I make up titles for new books as I am getting ideas, and usually change them at least once before publication. For example, Day of the Vikings started out as Ragnarok. Gates of Hell started out as Inquisition.

pentecost prophecy exodus reboot

Reboot of the covers with Lara Croft style figure … turns out my readers describe Morgan as a female Indiana Jones :) By Derek Murphy from Creativindie – I still love these covers too!

I changed my ARKANE covers again in March 2014, after a number of articles about using people on the covers convinced me to do the same.

We added a Lara Croft style figure on the first 3 books, and also changed Desecration from a white, artistic, literary cover to something more befitting a crime thriller (as below).

All of this demonstrates how hard titles and cover designs can be when you do this alone.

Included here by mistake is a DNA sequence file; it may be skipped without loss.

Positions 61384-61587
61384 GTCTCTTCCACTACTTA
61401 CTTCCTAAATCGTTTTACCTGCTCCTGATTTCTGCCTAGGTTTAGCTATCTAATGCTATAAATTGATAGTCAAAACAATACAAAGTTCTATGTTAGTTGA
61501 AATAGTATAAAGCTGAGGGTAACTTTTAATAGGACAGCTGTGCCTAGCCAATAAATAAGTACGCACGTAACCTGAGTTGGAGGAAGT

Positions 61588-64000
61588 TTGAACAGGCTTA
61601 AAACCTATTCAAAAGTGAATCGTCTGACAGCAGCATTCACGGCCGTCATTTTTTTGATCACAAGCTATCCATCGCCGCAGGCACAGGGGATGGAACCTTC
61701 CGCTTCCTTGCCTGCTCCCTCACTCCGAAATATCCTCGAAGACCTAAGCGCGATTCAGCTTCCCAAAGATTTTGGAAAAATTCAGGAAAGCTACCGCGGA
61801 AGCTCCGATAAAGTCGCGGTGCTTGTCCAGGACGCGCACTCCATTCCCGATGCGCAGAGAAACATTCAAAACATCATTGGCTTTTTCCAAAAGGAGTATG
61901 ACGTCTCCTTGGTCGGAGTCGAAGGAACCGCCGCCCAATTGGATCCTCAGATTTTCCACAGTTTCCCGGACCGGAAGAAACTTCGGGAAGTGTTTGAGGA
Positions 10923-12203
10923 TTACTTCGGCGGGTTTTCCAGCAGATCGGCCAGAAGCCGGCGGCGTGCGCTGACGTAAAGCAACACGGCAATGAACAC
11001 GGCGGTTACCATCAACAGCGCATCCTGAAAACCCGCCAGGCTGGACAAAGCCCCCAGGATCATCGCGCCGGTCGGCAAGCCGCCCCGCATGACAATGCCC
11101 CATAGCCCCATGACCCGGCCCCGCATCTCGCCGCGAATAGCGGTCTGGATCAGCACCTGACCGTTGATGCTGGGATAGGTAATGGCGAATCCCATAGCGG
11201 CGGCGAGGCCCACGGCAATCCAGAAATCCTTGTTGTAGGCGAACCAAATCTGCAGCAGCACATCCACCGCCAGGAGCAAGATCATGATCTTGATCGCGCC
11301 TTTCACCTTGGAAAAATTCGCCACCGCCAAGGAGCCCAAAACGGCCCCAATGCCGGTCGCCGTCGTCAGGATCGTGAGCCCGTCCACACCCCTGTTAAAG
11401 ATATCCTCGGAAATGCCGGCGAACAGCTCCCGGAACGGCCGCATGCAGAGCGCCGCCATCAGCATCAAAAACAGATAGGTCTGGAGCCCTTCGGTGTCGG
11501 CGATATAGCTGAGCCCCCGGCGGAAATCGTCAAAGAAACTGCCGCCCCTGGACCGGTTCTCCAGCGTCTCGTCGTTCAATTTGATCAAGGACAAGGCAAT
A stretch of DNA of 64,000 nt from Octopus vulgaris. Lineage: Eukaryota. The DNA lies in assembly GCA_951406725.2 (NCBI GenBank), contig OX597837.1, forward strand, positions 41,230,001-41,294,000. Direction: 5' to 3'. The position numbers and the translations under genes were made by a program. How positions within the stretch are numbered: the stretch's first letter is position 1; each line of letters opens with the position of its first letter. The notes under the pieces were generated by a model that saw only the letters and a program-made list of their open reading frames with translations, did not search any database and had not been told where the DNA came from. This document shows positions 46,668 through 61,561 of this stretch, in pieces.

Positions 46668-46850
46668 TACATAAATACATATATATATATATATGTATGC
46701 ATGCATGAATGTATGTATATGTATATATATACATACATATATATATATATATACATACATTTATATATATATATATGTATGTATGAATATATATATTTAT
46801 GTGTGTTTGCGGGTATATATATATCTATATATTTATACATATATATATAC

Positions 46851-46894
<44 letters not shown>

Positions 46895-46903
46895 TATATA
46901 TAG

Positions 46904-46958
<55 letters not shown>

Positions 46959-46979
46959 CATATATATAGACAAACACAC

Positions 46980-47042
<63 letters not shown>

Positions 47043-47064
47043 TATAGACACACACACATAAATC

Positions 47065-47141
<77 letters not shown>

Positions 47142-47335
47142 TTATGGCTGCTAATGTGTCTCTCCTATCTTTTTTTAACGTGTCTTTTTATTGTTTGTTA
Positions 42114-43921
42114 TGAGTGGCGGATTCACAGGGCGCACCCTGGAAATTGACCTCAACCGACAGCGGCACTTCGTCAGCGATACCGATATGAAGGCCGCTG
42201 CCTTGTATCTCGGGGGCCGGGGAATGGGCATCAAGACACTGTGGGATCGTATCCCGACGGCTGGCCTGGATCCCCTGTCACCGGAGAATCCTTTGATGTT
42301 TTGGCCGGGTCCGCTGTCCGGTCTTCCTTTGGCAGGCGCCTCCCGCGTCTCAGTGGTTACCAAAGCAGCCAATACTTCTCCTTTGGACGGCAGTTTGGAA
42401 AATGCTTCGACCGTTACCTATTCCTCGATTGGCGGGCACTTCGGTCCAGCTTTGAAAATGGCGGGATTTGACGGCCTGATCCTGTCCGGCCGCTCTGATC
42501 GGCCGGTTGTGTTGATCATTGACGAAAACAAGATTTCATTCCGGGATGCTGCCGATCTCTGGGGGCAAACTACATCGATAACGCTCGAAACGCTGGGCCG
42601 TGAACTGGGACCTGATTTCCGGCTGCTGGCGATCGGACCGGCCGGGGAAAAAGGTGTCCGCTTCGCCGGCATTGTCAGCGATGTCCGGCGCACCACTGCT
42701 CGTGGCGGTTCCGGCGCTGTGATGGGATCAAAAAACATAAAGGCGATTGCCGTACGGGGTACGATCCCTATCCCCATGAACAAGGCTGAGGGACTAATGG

As for the title change – essentially, I’ve been considering a change since Exodus came out and recently I signed with a new agent. We have lots of ideas for potential foreign rights markets and changing the look and feel of the series now will help with pitching. So I bit the bullet, made the changes and despite the pain, I’m really happy with the result.

remake desecration

Both covers by Derek Murphy, Creativindie. I love them both but the white looks a little too artistic for a crime thriller :)

So, what’s the conclusion from all of this?

It takes time to get to know your own voice as a writer

It takes a few books to really get to grips with what you’re writing, who you want to be as a writer, how you want your brand to look and also what your books even mean.

It also takes time to understand what your readers think about your books. Who do THEY compare your work too?